Micah was stunned by that harrowing story. Only Tomóbi stayed motionless, untouched, cold.

“I told you that I respected you, Mister McCain. Therefore you deserve the truth, being the fellow warrior I see in you. Yes, I lead the company into that canyon, where the war party lied in wait. It was over in just a couple of minutes. I personally took Major Franklin's scalp, while he was still alive. I can still hear his scream. Your dear friend was not much of a warrior after all, I must tell you.”

After a terribly silent moment Micah outstretched his left arm.

“Gimme your rifle, Lucas. He is my prisoner. He is gonna stand trial and he is gonna pay. Don't do anything stupid now otherwise I have to arrest you, too. There will be no unlawful killing, as long as this badge is pinned to my vest. You know that, Lucas. Please, hand over your gun now.”

Without taking his hateful eyes of the fearsome enemy, Lucas vaguely shook his head. His face was sallow. His cloved fingers were dangerously near the rifle's trigger.

“I won't do anything against the law, Micah. I want to see him sentenced and executed for that murder.”

Knowing his friend's violent temper, Micah was not yet satisfied.
“He will! He is gonna pay for his betrayal! I will personally see to it. But now I have to ask you to leave. Please, Lucas Boy, go now.”

While starring into those narrow blue eyes, Lucas remained surprisingly cool. Only his glance revealed his deadly hate. It was clear that Major Franklin had been very dear to him.

“Micah, I am gonna stay in town as long as this traitor is in your custody. If you need a hand in order to send him to the gallows I insist that you let me know. You will find me in the hotel! Normally I would stay here with you but I can't stomach being near this criminal. I might lose my temper after all. And the hangman has gotta make a living too. As soon as you need me, call me. Understood?”

“Maybe you should go home. Mark will be waiting and …”
“Understood  …”

“Marshal …?”

“What do you want?”

“Just to have a word with you, Marshal, if you don't mind.”

Micah sighed and looked outside. The sun had already sunk and few people could be seen on the street. Never before the darkness had seemed so intense, so impenetrable. The moon looked down on him like a grinning skull, pale and … patiently waiting. Micah frowned. He took the revolver that was placed in front of him on the desk and holstered it. Then he walked over to the cell. “Sky” was sitting in a corner of the cell, resembling with his tense black hair a crow that had hidden his head under a wing. He didn't look up, when Micah stepped in, approaching the bars.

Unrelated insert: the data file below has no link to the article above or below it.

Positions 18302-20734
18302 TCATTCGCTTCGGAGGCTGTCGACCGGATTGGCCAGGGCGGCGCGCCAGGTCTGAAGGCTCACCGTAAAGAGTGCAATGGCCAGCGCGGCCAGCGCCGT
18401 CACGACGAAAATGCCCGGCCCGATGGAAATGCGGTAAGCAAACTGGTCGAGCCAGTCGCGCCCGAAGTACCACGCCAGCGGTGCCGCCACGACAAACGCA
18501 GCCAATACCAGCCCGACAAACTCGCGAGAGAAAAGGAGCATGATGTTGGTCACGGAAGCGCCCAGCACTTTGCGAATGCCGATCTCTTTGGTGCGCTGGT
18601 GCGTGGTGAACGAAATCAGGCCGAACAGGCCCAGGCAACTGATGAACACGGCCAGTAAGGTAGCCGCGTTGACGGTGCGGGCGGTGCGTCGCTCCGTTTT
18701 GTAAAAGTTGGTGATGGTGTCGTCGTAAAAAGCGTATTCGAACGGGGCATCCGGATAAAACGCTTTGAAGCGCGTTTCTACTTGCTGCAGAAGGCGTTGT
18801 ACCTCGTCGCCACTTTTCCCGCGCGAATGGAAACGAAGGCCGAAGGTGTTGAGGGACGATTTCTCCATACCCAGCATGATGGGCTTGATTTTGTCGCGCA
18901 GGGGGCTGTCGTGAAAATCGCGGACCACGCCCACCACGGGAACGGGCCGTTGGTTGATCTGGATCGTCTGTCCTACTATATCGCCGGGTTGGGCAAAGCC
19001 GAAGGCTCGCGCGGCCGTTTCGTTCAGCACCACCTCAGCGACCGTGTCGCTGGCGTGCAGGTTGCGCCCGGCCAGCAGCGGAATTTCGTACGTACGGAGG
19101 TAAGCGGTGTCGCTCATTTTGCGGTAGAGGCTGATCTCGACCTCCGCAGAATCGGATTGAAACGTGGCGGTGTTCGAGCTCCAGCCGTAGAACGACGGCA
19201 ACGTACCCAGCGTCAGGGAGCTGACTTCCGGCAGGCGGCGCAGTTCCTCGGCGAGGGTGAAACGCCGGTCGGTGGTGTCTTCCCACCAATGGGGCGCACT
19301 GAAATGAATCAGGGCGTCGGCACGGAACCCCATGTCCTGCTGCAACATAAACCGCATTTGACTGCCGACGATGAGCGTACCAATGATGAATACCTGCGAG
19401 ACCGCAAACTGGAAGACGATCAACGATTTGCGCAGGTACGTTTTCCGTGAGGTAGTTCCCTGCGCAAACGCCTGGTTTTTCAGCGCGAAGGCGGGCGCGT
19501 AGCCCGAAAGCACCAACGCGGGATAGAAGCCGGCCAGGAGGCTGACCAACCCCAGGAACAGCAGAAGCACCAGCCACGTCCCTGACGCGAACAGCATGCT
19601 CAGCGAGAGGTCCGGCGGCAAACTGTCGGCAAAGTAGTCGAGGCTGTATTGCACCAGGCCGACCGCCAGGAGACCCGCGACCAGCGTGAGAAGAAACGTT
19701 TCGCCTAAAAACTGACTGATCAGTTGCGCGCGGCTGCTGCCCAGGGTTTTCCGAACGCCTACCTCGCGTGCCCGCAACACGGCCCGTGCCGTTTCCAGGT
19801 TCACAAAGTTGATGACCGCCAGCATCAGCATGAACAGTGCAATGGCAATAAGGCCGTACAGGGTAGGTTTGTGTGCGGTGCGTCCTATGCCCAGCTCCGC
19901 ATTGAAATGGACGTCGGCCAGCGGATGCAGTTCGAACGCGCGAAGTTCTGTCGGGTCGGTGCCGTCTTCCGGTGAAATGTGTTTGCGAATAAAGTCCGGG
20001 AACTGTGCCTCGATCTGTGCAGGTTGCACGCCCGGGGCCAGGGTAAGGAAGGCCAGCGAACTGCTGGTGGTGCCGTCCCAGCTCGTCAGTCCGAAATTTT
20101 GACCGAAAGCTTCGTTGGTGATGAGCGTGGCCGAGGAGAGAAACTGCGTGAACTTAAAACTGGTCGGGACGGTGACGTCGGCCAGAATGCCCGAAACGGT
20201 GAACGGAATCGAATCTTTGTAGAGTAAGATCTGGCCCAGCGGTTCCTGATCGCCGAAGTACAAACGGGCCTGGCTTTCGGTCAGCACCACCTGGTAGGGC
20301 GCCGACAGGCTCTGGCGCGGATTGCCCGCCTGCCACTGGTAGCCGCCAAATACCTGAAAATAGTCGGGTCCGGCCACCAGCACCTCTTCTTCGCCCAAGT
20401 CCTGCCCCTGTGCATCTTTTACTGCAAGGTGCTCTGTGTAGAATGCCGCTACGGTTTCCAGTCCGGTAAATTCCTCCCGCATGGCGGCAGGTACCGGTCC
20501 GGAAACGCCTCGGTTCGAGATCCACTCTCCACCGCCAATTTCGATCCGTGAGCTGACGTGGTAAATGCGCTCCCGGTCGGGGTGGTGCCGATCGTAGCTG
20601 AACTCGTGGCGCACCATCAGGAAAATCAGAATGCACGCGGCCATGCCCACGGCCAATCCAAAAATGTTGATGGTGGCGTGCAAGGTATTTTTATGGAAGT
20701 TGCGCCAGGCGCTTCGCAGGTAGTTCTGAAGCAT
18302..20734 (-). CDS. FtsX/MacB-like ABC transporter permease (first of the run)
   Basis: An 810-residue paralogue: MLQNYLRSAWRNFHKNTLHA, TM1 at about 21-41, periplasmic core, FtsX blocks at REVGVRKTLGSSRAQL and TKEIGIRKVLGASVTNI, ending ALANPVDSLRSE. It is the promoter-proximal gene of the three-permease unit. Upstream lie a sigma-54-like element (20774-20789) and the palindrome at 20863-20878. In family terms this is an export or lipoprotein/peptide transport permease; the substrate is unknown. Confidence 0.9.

“What is it?”

“I want to talk to you. I want you to understand. You wear the silver badge. You are a war chief among the white men. You will understand what I did.”

“I am no chief and I will not understand your treason. There is nothing we have to talk about.”

Now the Indian slowly rose. He stood up and walked over to the bars. Now the two men looked each other into the eyes. Being a professional lawman Micah forced himself to stay calm.

“Hear me, chief. My father was a great brave, a Comanche. My mother was a woman from your tribe. He gave me her blue eyes, so I got this name you hate so much: Tomóbi. I have a name, I am proud of. When I had seen 17 years, I went hunting to provide food for my family. When I returned our village was destroyed. White men had come and burned it, killed every man, every woman and every child.  I swore revenge and went to the village of the white man to learn the name of the white war chief, who had taken my family’s scalps. I found him at a place called a fort. He was always with many of his soldiers so I could not kill him. But I could see that he was still proud of the scalps he had taken in our village and his tribe was proud of him, praising him as a great brave. I could see from a distance that one of those scalps was different, not black but brown and curly.”

“Your mother's scalp, I reckon.”

“You say it, Marshal. So I swore to get near that white chief and when he needed a scout I came to him and signed a paper they gave me. After some time I gained Franklin's trust and so it was easy for me to lead him into the ambush, my brothers had prepared for his soldiers. I took Franklin's scalp and I was proud of it. A couple of days ago I also killed a man in Silverton, a drunk and former lieutenant who had served under Franklin and had helped burying the remains of his company.”

Micah looked down, shaking his head. Now the situation was even more awkward. Still he could hear his best friend's voice.

“I want to see him sentenced and executed for that murder.”

Treason was treason and murder was murder. There was no excuse. And there was no doubt what the verdict would be. And still …

Tomóbi was well aware of the old man's thought. The treacherous Indian even smiled. His prisoner's voice was more fearsome than ever.

“I don't care, if I hang. But I want you to understand, why I did it. That is all that's important to me, because I respect you, Marshal. That's why I didn't tell Mister McCain. His hate is too strong. He would not understand. He loved his friend too much. Franklin was an honorable warrior in his eyes.”

Micah felt again old and weary. He longed more than ever for his retirement. And he felt lonely, so terribly lonely. He lowered his head, trying not to let on any of his torturing feelings.

“Well, Tomóbi, I am sorry about what happened. But there is nothing I can do for you. No jury would ever understand your reason.”

“Of course they will not understand. They are no warriors. They know nothing about honor and respect.  My mother told me all about honor. A white woman who had become a Comanche to get killed and scalped by white men.”

Micah looked up.

“Tell me more about your mother, Tomóbi.”

Fists were hammering against the door. Lucas was awake at once and jumped right out of his bed in the hotel room, his rifle in hand. A female voice could be heard from outside.